Matthew 4

The Temptation of Jesus

1Then Jesus was led by the Spirit into the wilderness
Or “desert.”
to be tempted by the devil.
2After he fasted forty days and forty nights he was famished.
Grk “and having fasted forty days and forty nights, afterward he was hungry.”
3The tempter came and said to him, “If you are the Son of God, command these stones to become bread.”
Grk “say that these stones should become bread.”
4But he answered,
Grk “answering, he said.” The participle ἀποκριθείς (apokriqeis) is redundant, but the syntax of the phrase has been changed for clarity.
“It is written, ‘ Man
Or “a person.” Greek ὁ ἄνθρωπος (ho anthrōpos) is used generically for humanity. The translation “man” is used because the emphasis in Jesus’ response seems to be on his dependence on God as a man.
does not live
Grk “will not live.” The verb in Greek is a future tense, but it is unclear whether it is meant to be taken as a command (also known as an imperatival future) or as a statement of reality (predictive future).
by bread alone, but by every word that comes from the mouth of God .’”
A quotation from Deut 8:3.
5Then the devil took him to the holy city,
The order of the second and third temptations differs in Luke’s account (4:5–12) from the order given in Matthew.
had him stand
Grk “and he stood him.”
on the highest point
The highest point of the temple probably refers to the point on the temple’s southeast corner where it looms directly over a cliff some 450 ft (135 m) high. However, some have suggested the reference could be to the temple’s high gate.
of the temple,
6and said to him, “If you are the Son of God, throw yourself down. For it is written, ‘ He will command his angels concerning you
A quotation from Ps 91:11. This was not so much an incorrect citation as a use in a wrong context (a misapplication of the passage).
and ‘ with their hands they will lift you up, so that you will not strike your foot against a stone .’”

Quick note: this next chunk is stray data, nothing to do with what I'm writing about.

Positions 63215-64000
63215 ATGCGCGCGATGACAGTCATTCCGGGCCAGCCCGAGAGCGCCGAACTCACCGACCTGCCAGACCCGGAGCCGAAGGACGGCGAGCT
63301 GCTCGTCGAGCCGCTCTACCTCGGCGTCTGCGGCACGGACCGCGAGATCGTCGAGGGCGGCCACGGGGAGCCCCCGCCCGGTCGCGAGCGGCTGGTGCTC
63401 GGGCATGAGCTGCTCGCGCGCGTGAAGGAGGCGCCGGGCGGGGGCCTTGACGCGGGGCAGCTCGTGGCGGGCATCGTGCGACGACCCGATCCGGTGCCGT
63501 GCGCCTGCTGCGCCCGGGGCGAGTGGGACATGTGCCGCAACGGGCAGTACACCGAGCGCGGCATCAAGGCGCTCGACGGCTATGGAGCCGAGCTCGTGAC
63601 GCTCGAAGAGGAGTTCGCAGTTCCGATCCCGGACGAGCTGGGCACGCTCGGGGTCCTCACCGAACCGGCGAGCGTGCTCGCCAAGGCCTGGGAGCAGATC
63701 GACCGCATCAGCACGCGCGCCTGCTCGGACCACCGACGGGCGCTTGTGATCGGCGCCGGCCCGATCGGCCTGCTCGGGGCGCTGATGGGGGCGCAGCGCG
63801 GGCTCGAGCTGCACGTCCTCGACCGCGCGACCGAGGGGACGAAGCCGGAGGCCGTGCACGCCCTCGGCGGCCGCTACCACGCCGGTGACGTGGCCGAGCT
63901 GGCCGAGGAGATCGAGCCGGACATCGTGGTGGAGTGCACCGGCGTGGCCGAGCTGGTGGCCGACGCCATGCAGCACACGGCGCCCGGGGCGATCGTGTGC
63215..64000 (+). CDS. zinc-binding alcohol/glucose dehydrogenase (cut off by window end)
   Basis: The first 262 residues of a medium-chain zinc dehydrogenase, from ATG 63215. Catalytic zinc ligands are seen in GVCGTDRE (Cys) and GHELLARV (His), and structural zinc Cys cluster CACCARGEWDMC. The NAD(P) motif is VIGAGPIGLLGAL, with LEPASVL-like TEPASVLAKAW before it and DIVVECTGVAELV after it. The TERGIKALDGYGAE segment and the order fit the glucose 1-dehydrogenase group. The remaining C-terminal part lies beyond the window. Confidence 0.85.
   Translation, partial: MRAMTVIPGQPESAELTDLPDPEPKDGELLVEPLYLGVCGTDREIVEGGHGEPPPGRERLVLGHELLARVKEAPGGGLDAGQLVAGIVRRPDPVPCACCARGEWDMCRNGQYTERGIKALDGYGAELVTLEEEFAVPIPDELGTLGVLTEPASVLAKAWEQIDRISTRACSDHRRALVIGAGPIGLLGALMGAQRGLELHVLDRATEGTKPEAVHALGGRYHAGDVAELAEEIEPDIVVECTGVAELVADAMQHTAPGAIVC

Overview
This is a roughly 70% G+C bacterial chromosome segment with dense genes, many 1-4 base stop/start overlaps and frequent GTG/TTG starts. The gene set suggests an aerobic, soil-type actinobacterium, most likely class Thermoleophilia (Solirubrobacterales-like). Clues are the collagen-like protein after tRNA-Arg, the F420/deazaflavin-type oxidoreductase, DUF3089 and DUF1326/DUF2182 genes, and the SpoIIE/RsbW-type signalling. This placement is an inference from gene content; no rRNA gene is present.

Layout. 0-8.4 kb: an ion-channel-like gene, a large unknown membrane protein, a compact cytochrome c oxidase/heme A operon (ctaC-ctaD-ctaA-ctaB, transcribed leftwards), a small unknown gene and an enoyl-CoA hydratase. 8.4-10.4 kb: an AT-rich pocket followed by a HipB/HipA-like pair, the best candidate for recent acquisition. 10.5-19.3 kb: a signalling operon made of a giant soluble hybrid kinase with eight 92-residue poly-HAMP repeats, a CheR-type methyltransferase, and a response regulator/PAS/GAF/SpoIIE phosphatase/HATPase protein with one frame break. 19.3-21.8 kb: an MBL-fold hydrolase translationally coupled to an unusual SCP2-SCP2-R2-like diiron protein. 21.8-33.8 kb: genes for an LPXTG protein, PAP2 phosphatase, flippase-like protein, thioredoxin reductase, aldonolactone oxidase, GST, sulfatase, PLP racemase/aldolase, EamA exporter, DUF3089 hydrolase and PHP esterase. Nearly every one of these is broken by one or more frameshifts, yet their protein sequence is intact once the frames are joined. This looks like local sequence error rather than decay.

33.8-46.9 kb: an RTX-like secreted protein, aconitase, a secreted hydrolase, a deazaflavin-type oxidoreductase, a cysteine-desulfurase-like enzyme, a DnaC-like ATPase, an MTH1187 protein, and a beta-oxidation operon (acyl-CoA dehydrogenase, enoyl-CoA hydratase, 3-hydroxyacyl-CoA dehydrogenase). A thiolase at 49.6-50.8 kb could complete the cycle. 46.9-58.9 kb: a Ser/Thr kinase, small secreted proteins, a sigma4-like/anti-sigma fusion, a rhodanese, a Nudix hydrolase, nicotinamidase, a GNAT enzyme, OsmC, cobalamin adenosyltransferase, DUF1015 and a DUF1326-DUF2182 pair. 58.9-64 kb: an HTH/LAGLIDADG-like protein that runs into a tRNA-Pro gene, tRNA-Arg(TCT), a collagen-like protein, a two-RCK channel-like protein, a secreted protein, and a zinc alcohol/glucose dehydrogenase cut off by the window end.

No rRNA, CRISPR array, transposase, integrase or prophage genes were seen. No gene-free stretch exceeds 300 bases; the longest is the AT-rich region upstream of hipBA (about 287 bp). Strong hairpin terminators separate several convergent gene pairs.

A quotation from Ps 91:12.
7Jesus said to him, “Once again it is written: ‘ You are not to put the Lord your God to the test .’”
A quotation from Deut 6:16.
8Again, the devil took him to a very high mountain, and showed him all the kingdoms of the world and their grandeur.
Grk “glory.”
9And he said to him, “I will give you all these things if you throw yourself to the ground and worship
Grk “if, falling down, you will worship.” BDAG 815 s.v. πίπτω 1.b.α.ב has “fall down, throw oneself to the ground as a sign of devotion, before high-ranking persons or divine beings.”
10Then Jesus said to him, “Go away,
The majority of later witnesses (C2 D L Z 33 Maj.) have “behind me” (ὀπίσω μου; opisō mou) after “Go away.” But since this is the wording in Matt 16:23, where the text is certain, scribes most likely added the words here to conform to the later passage. Further, the shorter reading has superior support (א B C*vid K P W Δ 0233 f1, 13 565 579* 700 al). Thus, both externally and internally, the shorter reading is strongly preferred.
Satan! For it is written: ‘ You are to worship the Lord your God and serve only him .’”
A quotation from Deut 6:13. The word “only” is an interpretive expansion not found in either the Hebrew or Greek (LXX) text of the OT.
11Then the devil left him, and angels
Grk “and behold, angels.” The Greek word ἰδού (idou) has not been translated because it has no exact English equivalent here, but adds interest and emphasis (BDAG 468 s.v. 1).
came and began ministering to his needs.

Preaching in Galilee

12 Now when Jesus
Grk “he.”
heard that John had been imprisoned,
Or “arrested,” “taken into custody” (see L&N 37.12).
he went into Galilee.
13While in Galilee, he moved from Nazareth
For location see Map1-D3; Map2-C2; Map3-D5; Map4-C1; Map5-G3.
to make his home in Capernaum
Grk “and leaving Nazareth, he came and took up residence in Capernaum.”
Capernaum was a town located on the northwestern shore of the Sea of Galilee, 680 ft (204 m) below sea level. It was a major trade and economic center in the North Galilean region, and it became the hub of operations for Jesus’ Galilean ministry.
For location see Map1-D2; Map2-C3; Map3-B2.
by the sea,
Or “by the lake.”
By the sea refers to the Sea of Galilee.
in the region of Zebulun and Naphtali,
14so that what was spoken by Isaiah the prophet would be fulfilled:
The redundant participle λέγοντος (legontos) has not been translated here.

15 Land of Zebulun and land of Naphtali,
the way by the sea, beyond the Jordan, Galilee of the Gentiles –
16 the people who sit in darkness have seen a great light,
and on those who sit in the region and shadow of death a light has dawned.
A quotation from Isa 9:1.

17 From that time Jesus began to preach this message:
Grk “and to say.”
“Repent, for the kingdom of heaven is near.”

The Call of the Disciples

18 As
Here δέ (de) has not been translated.
he was walking by the Sea of Galilee he saw two brothers, Simon (called Peter) and Andrew his brother, casting a net into the sea (for they were fishermen).